Becoming a doula is one of the coolest journeys I have ever taken in life, however I can’t say that it was a super easy start. There are a lot of doulas out there who work other jobs while they are building their business and that is okay. They also may be a full-time mom trying to juggle the on-call life with little kids at home. It is important to try not to get discouraged during these earlier days. Just keep your focus on what you want and know that your hard work will pay off.
Importance of Child Care
If you have children as a doula this can easily be one of the most challenging parts. Having a childcare plan in place can truly help reduce so much of the stress before going out for a birth. Over the years I found it was so nice to have a couple babysitter options in case one was busy during the time I needed to leave. I also found that hiring a babysitter for a set day one day a week helped so I could do prenatal visits or postpartum visits, market, go to a birth, or even catch up on rest. I ended up choosing someone to come by every Thursday because there tended to be more inductions on those days as well.
Communication is Key
Communication is key in any relationship — and this includes the one you have with your family. If you’re feeling overwhelmed or like you’re not getting enough help, talk to your partner or other family members about it. They may not even realize how much you’re struggling, and simply having a discussion can help to improve the situation. And on the flip side, you need to take the right steps to ensure your family understands the job you do — the fact that you may have to leave for emergencies sometimes, or that you may need to cancel plans at the last minute.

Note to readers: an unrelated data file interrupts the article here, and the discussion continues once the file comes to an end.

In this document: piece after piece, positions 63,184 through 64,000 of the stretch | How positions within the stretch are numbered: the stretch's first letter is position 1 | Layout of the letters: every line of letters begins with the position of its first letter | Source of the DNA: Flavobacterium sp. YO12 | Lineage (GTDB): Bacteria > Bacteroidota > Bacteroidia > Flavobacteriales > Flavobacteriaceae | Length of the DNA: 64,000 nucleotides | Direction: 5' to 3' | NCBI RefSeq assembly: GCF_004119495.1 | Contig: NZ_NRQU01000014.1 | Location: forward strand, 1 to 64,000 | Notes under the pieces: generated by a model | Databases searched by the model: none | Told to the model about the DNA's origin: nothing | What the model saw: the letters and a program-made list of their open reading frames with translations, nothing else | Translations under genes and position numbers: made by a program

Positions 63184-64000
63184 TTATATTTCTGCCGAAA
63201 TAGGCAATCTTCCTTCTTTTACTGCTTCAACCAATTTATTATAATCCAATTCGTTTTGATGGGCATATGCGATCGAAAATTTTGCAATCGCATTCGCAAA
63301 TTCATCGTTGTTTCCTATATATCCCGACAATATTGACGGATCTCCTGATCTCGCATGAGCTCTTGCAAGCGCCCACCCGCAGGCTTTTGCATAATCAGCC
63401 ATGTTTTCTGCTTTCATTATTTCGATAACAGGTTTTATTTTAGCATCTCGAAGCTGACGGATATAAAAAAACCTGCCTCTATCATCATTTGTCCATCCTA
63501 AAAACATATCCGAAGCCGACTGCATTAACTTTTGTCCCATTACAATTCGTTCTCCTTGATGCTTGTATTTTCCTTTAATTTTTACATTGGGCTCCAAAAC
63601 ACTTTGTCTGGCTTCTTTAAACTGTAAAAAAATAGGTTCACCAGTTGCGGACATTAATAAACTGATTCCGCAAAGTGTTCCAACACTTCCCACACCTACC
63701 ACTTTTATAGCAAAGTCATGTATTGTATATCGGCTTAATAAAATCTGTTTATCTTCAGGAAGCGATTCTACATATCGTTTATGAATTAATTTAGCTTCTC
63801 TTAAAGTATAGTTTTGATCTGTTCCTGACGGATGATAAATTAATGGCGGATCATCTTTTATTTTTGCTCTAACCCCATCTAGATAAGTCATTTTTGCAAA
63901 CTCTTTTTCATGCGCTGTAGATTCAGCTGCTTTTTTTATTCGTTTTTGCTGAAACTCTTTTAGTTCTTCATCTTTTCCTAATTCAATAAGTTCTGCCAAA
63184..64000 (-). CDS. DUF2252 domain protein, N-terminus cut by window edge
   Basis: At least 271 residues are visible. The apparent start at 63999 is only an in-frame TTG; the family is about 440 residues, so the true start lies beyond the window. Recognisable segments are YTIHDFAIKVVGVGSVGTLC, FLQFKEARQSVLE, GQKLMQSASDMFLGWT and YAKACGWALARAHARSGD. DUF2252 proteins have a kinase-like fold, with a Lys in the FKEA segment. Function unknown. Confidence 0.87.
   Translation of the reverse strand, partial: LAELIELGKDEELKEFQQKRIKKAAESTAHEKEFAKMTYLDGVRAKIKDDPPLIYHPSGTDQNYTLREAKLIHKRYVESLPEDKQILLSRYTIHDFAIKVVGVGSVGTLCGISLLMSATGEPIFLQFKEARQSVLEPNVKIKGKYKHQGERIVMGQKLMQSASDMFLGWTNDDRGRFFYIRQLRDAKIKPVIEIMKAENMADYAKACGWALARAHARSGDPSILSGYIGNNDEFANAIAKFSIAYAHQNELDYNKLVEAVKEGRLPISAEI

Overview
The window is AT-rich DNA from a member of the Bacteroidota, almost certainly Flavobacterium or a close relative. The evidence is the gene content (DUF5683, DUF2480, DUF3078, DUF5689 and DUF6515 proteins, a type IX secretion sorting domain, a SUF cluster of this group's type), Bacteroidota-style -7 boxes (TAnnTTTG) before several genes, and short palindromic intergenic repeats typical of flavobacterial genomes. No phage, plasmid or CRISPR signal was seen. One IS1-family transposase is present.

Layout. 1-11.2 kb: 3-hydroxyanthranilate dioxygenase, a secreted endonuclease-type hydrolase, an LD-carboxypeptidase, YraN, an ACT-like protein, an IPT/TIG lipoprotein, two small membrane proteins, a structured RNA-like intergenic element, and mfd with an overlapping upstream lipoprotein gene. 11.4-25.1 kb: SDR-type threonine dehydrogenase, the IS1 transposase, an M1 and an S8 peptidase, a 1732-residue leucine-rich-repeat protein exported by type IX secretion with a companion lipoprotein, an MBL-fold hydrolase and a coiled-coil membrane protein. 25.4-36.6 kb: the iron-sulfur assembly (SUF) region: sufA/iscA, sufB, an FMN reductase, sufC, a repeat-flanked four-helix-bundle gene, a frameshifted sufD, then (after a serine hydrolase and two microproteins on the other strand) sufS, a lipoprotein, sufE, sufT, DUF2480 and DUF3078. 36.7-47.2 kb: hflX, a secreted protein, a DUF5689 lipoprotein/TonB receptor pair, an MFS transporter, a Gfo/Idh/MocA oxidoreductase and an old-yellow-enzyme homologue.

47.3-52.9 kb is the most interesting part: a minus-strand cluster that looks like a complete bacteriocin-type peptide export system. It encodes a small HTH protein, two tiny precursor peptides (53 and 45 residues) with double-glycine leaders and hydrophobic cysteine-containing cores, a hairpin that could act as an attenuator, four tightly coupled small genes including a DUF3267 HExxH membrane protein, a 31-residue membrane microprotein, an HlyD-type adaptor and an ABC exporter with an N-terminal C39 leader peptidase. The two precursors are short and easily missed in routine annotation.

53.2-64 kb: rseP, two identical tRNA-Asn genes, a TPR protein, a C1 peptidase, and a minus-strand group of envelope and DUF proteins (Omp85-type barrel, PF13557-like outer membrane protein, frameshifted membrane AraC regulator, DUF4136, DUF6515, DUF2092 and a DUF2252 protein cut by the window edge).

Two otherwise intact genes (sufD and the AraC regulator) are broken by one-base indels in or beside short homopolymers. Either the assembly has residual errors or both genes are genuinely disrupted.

It’s also important to communicate with your clients about your availability and what they can expect from you. If you have young children at home, make sure they know that you may have to leave in the middle of the night or may not be able to answer the phone right away. This way, they can plan accordingly and won’t be left in the dark if an emergency does come up.
Have a Dedicated Work Space
Even if you only have a few clients, it’s important to have a dedicated workspace in your home. This can be a corner of the kitchen table, a spare room that you use as an office, or anything in between. Having a designated area for work will help you to stay organized and focused, and it will also give you a much-needed break from family life when you’re in that space.
In short, being a doula is a rewarding and fulfilling job — but it’s important to balance your work responsibilities with family life whenever possible. This can be challenging at first, but with some time, effort, and forethought on your part, you’ll find the perfect balance for you and your loved ones.
We would love to help your education grow as a VBAC doula. To learn more about how to support your clients through their VBAC journeys or more about our certification process always feel free to message us. You can find us on Facebook, Instagram, or feel free to message us privately through our website.